SALT LAKE CITY (ABC4) – The news of the University of Utah Utes defensive back, Aaron Lowe’s death is causing students to speak out, especially for one student that said this hits home for him. 

Twenty-two-year-old Tony Muriel was best friends with 21-year-old Thompson Kamara, who was killed on December 30. Muriel says Kamara’s death could have been prevented and said the same thing about Lowe’s death.

He explains to ABC4 he does not attend house parties anymore, because of Kamara’s death and especially will avoid them after Lowe’s death.

“There’s just like hot-headed people with guns that are just trigger happy,” says Muriel. “It is accidents waiting to happen, maybe not even that, it is just violence waiting to happen.”

So when Muriel heard Lowe was shot and killed he said it broke his heart.

“Everyone is feeling something and at least, if you are human, then you would feel something because regardless if you are personally affected or not it is a horrible thing,” Muriel shares.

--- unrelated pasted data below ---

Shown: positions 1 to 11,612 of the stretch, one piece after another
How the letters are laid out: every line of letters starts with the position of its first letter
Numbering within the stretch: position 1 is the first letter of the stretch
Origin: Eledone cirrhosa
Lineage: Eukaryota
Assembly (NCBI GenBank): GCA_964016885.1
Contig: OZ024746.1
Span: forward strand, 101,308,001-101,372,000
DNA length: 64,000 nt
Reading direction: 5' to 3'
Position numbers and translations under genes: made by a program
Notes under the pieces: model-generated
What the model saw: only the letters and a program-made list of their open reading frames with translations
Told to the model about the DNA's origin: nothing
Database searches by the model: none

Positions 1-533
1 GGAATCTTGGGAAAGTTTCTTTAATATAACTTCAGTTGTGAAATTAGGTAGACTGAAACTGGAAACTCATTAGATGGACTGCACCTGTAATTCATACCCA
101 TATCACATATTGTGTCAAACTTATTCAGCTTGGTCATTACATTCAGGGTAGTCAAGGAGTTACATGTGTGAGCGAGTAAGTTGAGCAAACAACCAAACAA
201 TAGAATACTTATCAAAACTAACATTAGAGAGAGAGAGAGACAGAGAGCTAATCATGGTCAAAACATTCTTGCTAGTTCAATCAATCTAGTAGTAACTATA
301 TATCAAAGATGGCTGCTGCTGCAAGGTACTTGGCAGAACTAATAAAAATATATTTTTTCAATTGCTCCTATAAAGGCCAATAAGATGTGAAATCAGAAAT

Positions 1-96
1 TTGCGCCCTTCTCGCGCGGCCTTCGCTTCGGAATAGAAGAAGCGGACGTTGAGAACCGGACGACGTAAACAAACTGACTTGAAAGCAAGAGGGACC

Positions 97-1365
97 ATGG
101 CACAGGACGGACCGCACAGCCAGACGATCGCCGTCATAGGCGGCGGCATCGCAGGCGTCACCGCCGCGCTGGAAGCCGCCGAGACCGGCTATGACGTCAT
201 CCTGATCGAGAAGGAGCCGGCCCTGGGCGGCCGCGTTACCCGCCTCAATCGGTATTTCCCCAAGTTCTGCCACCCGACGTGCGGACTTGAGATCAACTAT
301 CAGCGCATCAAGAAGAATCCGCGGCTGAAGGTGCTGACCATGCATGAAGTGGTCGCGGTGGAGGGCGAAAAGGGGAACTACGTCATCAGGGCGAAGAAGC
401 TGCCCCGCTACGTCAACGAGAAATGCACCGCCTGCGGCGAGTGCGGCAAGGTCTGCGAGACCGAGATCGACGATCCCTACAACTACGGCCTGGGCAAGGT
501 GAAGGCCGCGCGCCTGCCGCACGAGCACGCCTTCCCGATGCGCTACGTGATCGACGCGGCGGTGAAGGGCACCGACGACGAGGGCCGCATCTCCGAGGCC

Muriel believes the pandemic and social distancing have caused people to forget how to deal with confrontation.

Salt Lake City Police release a group of unwanted visitors showed up in Sugarhouse to a house party in what neighbors called, a safe and quiet neighborhood.

Police say Lowe was attending this party and added when the unwanted visitors would not leave an argument lead to a fight that lead to multiple gunshots being fired.

“This guy had such a big potential,” explains Muriel. “He was in such good eyes like here at the University of Utah it is a good school, there is so much opportunity for him to take advantage of, but that was just cut so quick and it wasn’t his decision. It’s horrible.”

Thompson Kamara was shot and killed while making a stop at a convenience store and no arrests have been made to this day. 

In Lowe’s case, no arrests have been made either, but neighbors said hundreds of people gathered at what was supposed to be a small party.

Salt Lake Police are looking for any pictures and videos that could help them piece together what happened. 

They say their priority is getting justice for Lowe and his family, and encourage anyone with information to call (801) 799-3000.